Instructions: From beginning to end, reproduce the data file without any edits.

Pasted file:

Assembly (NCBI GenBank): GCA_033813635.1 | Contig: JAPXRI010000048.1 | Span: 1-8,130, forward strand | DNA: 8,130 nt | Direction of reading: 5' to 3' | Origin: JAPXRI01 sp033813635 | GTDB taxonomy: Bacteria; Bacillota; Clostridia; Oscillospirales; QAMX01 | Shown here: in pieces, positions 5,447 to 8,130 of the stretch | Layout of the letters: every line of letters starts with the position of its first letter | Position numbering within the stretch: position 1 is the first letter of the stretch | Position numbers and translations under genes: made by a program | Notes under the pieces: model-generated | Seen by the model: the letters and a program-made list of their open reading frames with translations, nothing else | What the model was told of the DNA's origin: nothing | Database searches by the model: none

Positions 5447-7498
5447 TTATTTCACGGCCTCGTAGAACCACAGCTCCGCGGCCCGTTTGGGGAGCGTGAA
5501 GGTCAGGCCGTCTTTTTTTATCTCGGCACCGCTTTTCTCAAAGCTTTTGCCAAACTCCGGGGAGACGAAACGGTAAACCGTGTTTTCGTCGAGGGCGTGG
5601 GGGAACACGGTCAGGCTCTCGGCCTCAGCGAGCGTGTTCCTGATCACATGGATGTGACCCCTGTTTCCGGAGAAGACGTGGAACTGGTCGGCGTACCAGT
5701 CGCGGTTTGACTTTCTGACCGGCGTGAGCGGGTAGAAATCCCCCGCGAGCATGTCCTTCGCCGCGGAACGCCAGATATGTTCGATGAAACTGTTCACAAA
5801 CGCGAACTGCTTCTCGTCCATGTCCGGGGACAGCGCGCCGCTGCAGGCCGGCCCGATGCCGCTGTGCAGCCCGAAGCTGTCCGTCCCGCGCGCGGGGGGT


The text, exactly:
Assembly (NCBI GenBank): GCA_033813635.1 | Contig: JAPXRI010000048.1 | Span: 1-8,130, forward strand | DNA: 8,130 nt | Direction of reading: 5' to 3' | Origin: JAPXRI01 sp033813635 | GTDB taxonomy: Bacteria; Bacillota; Clostridia; Oscillospirales; QAMX01 | Shown here: in pieces, positions 5,447 to 8,130 of the stretch | Layout of the letters: every line of letters starts with the position of its first letter | Position numbering within the stretch: position 1 is the first letter of the stretch | Position numbers and translations under genes: made by a program | Notes under the pieces: model-generated | Seen by the model: the letters and a program-made list of their open reading frames with translations, nothing else | What the model was told of the DNA's origin: nothing | Database searches by the model: none

Positions 5447-7498
5447 TTATTTCACGGCCTCGTAGAACCACAGCTCCGCGGCCCGTTTGGGGAGCGTGAA
5501 GGTCAGGCCGTCTTTTTTTATCTCGGCACCGCTTTTCTCAAAGCTTTTGCCAAACTCCGGGGAGACGAAACGGTAAACCGTGTTTTCGTCGAGGGCGTGG
5601 GGGAACACGGTCAGGCTCTCGGCCTCAGCGAGCGTGTTCCTGATCACATGGATGTGACCCCTGTTTCCGGAGAAGACGTGGAACTGGTCGGCGTACCAGT
5701 CGCGGTTTGACTTTCTGACCGGCGTGAGCGGGTAGAAATCCCCCGCGAGCATGTCCTTCGCCGCGGAACGCCAGATATGTTCGATGAAACTGTTCACAAA
5801 CGCGAACTGCTTCTCGTCCATGTCCGGGGACAGCGCGCCGCTGCAGGCCGGCCCGATGCCGCTGTGCAGCCCGAAGCTGTCCGTCCCGCGCGCGGGGGGT